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Kochava sues FTC over allegations of leaking personal health data on abortion clinic visits

Yahoo Finance legal reporter Alexis Keenan details how Walmart is expanding abortion coverage for its employees, while a new lawsuit shows how the Federal Trade Commission (FTC) might defend health data after being sued by Kochava.

Video transcript

DAVE BRIGGS: All right, Walmart is telling employees it will expand abortion and travel coverage according to reports. This comes as a new lawsuit reveals how the Federal Trade Commission is at odds with a mobile data collection company over the issue of tracking users who visit health care locations. Alexis Keenan has this story. Alexis, what are we learning?

ALEXIS KEENAN: So this company, it's an ad tech company. And it's based in Idaho. It's called Kochava. And it's actually suing the FTC and asking for an injunction to stop the FTC's request for an injunction. So this company is in the business of mobile app data. They collect it. And they give it to their customers, app developers, who then can use it for marketing purposes. They have customers like McDonald's, CVS, 7-Eleven that use the technology.

So in this lawsuit, the company is saying that the FTC has characterized its geolocation data as capable of really identifying mobile users. They say that the data can track visits to sensitive locations, like health care providers. And that's a concern in the wake of the Supreme Court's overturning of Roe v Wade.

But the company says something very different. They say that the data that they compile, that it doesn't allow for this kind of tracking and that specific individuals can't be tied to a specific location. So they characterize it as saying that the FTC is really bullying in the company, claiming that they're violating the law and that they're asking for this settlement.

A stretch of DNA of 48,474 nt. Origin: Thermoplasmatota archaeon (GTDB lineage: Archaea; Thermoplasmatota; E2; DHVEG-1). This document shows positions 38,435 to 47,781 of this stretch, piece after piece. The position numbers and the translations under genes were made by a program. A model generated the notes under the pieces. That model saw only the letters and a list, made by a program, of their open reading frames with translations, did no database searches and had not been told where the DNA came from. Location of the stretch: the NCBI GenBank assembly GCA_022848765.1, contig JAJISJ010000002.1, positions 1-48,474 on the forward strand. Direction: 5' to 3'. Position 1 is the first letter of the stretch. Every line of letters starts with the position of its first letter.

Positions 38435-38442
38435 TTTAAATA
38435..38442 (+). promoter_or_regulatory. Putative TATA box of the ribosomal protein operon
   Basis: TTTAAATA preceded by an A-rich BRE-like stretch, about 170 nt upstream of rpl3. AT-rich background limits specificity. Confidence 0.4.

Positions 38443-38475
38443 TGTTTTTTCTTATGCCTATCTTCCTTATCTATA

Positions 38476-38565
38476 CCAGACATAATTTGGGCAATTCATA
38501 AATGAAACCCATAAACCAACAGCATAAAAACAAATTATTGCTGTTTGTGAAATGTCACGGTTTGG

In an email to Yahoo Finance, Kochava said that the company "operates consistently and proactively in compliance with all rules and laws." "The FTC's hope," it says, "was to get a small, bootstrapped company to agree to a settlement. They say that "the effect of that would be setting precedent across the adtech industry" and that using that, such precedent, would then usurp, really, the established way of setting laws through Congress.

Though "The Washington Post" also reported that, on Thursday, the company said it was working on a privacy block that's what they called it to block this kind of health care data. And we don't know though, whether they'll block it all the way through their customers or exactly how that will work. But certainly, a concern about these digital trails becoming a problem in the wake of the overturning of Roe v Wade.

Already, we were just reporting last week on a case in Nebraska where a subpoena for Facebook Messenger data tracked to a mother and a daughter who were then criminally prosecuted for abortion and other related crimes. So definitely a concern. A lot more to talk about here. But for now, the company is saying that this is the FTC really bullying it.

DAVE BRIGGS: Yeah, an important story to keep our eye on in the months and years ahead. Alexis Keenan, thanks so much. Have a great weekend.